Background Briefing

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On September 27, 2004, the leader of a powerful armed group threatened to launch an “all-out war” in the Niger Delta -- sending shock waves through the oil industry – unless the federal government ceded greater control of the region’s vast oil resources to the Ijaw people, the majority tribe in the Niger Delta. The threat, made by Alhaji Dokubo Asari, leader of the Niger Delta People’s Volunteer Force (NDPVF), followed the deployment of federal government troops to quell months of intense fighting between the NDPVF and a rival armed group, the Niger Delta Vigilante (NDV), led by Ateke Tom. The threat also provoked an immediate response from multinational oil companies, global financial markets, and Nigerian government officials. Shell Petroleum Development Company, which produces about half of Nigeria’s approximately 2.1 million barrels per day (bpd) production, shut down a facility that produces some 28,000 bpd because security concerns prevented the company from traveling to the area to fix a technical problem. The threat of supply disruption rattled already twitchy oil markets, and helped push global crude prices above an unprecedented U.S. $50 a barrel.

A Human Rights Watch fact-finding mission to Rivers State in November 2004 found that months of fighting between the armed groups has led to serious human rights abuses against ordinary Nigerians. The violence between Asari’s NDPVF and Tom’s NDV occurred mainly in riverine villages southeast and southwest of Port Harcourt, known as the oil capital of Nigeria, and within Port Harcourt itself. Since late 2003, the running fight for control of these villages and towns has resulted in the deaths of dozens of local people and forced tens of thousands to flee their homes. Schools and businesses have closed, and homes and property worth millions of dollars has been destroyed. Hundreds of mostly young male fighters have also been killed. The violence has created a profound climate of fear and insecurity in Rivers State, leaving local people reluctant to return to their homes or to seek justice for the crimes committed.

The recent violence in Rivers State is primarily the result of a struggle between the NDPVF and rival NDV for control over illegal oil revenues. Underlying the conflict are several key issues that fuel the violence, including: the manipulation of frustrated youth1 by political leaders, traditional elites, and organized crime syndicates involved in oil theft; the impact of oil money on community politics; crushing poverty and youth unemployment; and the widespread availability of small arms and other lethal weapons. Human Rights Watch found strong evidence to suggest that senior members of the state government at one time gave financial or logistical support to Asari and Tom, laying the foundations for a later conflict that would spin out of control. Both the leaders of armed groups and their backers have been emboldened in their acts of brutal violence by the prevailing culture of impunity. Across the Niger Delta, as throughout Nigeria, impunity from prosecution for individuals responsible for serious human rights abuses has created a devastating cycle of increasing conflict and violence.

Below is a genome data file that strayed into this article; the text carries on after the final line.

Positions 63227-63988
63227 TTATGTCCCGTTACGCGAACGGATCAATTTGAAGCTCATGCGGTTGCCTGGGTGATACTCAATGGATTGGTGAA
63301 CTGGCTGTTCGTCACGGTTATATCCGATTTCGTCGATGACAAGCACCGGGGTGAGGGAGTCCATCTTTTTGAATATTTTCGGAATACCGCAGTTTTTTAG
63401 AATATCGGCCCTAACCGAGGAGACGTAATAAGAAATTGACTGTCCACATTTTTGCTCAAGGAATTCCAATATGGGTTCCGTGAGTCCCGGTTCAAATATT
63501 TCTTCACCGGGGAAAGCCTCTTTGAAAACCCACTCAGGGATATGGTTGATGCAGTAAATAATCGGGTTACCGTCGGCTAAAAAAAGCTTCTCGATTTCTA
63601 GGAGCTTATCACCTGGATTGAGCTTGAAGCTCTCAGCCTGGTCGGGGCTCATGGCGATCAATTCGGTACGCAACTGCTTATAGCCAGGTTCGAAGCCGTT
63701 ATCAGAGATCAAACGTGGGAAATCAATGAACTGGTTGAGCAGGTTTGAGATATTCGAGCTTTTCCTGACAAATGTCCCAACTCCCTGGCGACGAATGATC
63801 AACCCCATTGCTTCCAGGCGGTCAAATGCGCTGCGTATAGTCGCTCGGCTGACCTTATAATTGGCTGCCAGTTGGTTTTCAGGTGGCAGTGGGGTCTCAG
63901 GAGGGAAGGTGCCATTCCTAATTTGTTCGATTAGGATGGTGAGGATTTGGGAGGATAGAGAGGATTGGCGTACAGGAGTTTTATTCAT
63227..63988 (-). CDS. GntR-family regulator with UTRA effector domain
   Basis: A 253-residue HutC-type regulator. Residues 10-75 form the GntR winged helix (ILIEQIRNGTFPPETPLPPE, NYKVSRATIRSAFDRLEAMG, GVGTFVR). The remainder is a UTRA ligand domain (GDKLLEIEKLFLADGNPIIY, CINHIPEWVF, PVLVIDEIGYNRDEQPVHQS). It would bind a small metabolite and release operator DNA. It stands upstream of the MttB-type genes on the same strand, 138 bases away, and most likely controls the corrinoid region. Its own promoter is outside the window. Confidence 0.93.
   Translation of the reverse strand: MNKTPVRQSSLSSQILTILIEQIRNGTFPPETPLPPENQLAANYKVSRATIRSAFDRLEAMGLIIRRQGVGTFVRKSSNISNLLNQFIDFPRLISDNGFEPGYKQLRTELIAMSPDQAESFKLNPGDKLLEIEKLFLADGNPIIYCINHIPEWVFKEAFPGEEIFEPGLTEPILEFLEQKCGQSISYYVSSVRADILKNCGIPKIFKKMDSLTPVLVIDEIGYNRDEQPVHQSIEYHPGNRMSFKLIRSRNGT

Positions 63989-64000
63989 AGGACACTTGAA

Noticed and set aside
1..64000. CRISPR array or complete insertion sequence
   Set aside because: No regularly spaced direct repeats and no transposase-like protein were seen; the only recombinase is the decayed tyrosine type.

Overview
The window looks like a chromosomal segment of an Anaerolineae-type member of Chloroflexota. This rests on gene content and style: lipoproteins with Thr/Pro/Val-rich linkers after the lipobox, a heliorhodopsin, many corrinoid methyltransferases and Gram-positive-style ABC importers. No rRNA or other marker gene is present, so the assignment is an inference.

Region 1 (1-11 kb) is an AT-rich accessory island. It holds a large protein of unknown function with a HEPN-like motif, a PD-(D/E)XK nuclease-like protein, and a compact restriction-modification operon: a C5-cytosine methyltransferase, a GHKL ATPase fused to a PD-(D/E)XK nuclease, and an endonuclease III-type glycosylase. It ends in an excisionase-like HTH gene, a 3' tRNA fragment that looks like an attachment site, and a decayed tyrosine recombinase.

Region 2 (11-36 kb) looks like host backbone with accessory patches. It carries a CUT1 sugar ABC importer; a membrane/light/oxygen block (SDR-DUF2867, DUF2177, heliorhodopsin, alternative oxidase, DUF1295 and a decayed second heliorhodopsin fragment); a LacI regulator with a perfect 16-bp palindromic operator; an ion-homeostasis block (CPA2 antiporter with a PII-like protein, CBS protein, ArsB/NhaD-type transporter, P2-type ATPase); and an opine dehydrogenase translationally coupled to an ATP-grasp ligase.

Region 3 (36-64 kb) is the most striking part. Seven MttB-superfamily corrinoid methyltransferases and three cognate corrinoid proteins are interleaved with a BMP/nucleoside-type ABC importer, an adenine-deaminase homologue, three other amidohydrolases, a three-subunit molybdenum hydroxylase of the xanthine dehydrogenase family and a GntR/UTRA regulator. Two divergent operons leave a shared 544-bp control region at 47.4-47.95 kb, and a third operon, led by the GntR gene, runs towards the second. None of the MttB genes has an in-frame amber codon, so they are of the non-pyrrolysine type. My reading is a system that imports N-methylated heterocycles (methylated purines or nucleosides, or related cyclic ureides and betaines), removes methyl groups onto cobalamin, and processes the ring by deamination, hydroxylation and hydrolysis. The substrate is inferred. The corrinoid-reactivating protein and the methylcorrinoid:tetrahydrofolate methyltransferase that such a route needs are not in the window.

The Nigerian government first publicly dismissed Asari’s September 2004 threat of “all out war,” calling him a “gangster” and “criminal.” Later in the month, however, Nigerian President Olusegun Obasanjo invited Asari and Tom to the capital, Abuja, to broker an agreement to end the fighting. On October 1, 2004, Asari and Tom agreed to an immediate ceasefire, the “disbandment of all militias and militant groups,” and total disarmament. At this writing, attacks have sharply diminished. However, the agreement —as currently structured—offers only short-term prospects for stability and the protection of the local population.  All levels of government, the oil industry and the international community must address the causes of the escalation of violence in and around Port Harcourt.  Individuals responsible for organizing and perpetrating the violence, including government officials at all levels, must be held legally accountable. To bring about long-term change, the government must disarm the armed groups and develop a meaningful strategy with the oil industry, donor governments and international financial institutions, to address the absence of educational and employment opportunities for youth in the Niger Delta. Underlying factors fuelling the violence such as oil bunkering (stealing large quantities of oil for resale on the black market), and problems associated with the community development strategies of oil companies must be also be resolved.

[1] The word “youth” in Nigeria is used to describe all young men who have not reached the status of “elder” in their communities: it is a flexible term that includes people up to the age of forty, or sometimes older.  Most communities will have an organized youth association encompassing all the young men living in the village that will be formally consulted when community decisions are made.  In addition, there may be separate youth organizations acting outside formal community structures.

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